Both vitamin D and collagen have roles in osteocartilaginous homeostasis. We evaluated the association between the circulating 25-hydroxyvitamin D (25(OH)D) type I and II collagen degradation products (CTx-I, and CTx-II), and four vitamin D receptor gene (VDR) polymorphisms, in Italian males affected by low back pain (LBP) due to herniation/discopathy and/or vertebral osteochondrosis. FokI, BsmI, ApaI, and TaqI VDR-polymorphisms were detected through PCR-restriction fragment length polymorphism (RFLP), and circulating 25(OH)D, CTx-I and CTx-II were measured by immunoassays in 79 patients (of which 26 had osteochondrosis) and 79 age-, sex- and body mass index (BMI)-matched healthy controls. Among all 158 subjects, carriers of FF and Ff genotypes showed lower 25(OH)D than ff, which suggested a higher depletion of vitamin D in F allele carriers. Higher CTx-I concentrations were observed in TT versus Tt among controls, and Tt versus tt among LBP cases, which suggested a higher bone-cartilaginous catabolism in subjects bearing the T allele. Higher CTx-II concentrations were observed in patients with osteochondrosis bearing FF, bb, TT, or Aa genotypes in comparison with hernia/discopathy patients and healthy controls. Vertebral osteochondrosis shows peculiar genotypic and biochemical features related to vitamin D and the osteocartilaginous metabolism. Vitamin D has roles in the pathophysiology of osteochondrosis.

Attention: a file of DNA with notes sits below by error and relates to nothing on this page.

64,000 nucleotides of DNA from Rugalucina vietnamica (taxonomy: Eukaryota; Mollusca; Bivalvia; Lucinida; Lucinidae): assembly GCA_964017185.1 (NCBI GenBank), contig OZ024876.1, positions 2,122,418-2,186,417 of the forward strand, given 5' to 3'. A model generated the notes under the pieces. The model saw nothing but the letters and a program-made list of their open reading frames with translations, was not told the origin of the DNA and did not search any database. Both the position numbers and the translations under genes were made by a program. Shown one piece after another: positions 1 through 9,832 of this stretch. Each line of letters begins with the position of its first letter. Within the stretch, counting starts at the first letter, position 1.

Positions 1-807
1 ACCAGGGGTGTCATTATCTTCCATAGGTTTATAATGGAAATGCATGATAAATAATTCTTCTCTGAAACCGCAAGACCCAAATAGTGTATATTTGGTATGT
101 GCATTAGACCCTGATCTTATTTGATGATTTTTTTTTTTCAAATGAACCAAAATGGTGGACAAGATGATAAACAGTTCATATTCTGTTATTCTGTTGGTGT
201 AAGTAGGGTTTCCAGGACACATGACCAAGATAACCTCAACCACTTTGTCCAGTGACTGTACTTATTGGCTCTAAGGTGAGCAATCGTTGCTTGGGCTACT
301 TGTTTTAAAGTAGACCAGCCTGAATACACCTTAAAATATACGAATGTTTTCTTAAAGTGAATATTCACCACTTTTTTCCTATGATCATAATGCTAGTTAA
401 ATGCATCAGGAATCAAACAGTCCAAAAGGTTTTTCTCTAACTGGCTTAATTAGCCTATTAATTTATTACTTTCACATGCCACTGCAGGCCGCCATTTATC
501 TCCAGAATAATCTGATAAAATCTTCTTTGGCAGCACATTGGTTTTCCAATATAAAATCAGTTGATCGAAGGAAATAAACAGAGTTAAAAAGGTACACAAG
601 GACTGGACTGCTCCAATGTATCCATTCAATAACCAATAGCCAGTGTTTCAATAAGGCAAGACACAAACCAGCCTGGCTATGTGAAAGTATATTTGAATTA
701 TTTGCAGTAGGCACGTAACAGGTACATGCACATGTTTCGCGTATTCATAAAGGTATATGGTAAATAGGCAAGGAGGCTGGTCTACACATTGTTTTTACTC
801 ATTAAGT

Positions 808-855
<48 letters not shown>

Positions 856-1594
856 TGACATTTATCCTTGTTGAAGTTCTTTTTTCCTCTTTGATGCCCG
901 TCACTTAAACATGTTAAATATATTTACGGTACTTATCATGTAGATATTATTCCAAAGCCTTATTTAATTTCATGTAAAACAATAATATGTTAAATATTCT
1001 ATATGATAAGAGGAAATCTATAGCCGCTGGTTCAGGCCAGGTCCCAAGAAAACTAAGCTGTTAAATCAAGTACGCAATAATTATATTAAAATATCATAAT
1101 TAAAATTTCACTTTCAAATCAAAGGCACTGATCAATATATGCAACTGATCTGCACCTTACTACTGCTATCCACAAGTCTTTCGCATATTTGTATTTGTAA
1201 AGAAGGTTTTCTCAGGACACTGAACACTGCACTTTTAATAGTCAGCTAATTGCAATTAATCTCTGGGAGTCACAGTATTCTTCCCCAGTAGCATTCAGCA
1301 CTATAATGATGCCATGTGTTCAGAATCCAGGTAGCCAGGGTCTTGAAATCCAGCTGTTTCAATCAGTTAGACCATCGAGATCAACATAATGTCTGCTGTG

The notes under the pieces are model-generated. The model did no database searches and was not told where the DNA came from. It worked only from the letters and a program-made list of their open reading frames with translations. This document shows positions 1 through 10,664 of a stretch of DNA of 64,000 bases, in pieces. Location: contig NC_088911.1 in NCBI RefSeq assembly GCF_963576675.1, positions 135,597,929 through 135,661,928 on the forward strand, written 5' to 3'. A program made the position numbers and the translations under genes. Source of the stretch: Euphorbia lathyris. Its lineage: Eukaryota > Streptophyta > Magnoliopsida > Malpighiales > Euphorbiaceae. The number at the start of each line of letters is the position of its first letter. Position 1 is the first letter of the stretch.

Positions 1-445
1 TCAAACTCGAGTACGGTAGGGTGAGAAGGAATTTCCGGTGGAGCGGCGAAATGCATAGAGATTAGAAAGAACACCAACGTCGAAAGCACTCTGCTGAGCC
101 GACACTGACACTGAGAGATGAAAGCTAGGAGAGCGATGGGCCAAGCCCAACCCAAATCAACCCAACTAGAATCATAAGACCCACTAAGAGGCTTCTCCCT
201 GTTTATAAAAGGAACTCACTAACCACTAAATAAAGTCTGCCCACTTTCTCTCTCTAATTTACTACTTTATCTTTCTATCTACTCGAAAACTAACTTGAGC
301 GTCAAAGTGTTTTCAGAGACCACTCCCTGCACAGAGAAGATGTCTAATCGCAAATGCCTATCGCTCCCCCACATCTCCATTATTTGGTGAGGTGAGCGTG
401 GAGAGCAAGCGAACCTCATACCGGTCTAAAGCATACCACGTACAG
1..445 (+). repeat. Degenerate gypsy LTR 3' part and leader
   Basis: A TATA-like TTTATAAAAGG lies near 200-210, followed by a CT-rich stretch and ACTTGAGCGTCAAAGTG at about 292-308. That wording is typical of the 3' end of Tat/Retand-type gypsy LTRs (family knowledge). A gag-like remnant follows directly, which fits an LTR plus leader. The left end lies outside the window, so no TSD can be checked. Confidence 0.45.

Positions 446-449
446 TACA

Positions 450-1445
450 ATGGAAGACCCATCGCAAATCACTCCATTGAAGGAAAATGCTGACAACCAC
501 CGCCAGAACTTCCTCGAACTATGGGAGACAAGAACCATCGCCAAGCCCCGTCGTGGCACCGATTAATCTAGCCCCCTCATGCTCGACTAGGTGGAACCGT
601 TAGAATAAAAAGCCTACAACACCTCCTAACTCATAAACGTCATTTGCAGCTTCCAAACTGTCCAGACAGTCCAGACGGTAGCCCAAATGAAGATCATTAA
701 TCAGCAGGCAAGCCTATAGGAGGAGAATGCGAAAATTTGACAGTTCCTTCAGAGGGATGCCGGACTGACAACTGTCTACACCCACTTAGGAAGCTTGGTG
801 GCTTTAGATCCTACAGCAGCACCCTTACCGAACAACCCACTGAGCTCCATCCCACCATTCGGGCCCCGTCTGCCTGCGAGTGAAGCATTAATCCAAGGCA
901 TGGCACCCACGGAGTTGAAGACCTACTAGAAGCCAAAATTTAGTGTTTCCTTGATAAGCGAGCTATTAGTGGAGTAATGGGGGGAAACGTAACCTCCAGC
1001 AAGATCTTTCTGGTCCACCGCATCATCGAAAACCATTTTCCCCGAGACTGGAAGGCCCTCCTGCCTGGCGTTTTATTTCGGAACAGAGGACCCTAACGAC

Keywords: Italian males; VDR polymorphisms; adult vertebral osteochondrosis; type II collagen.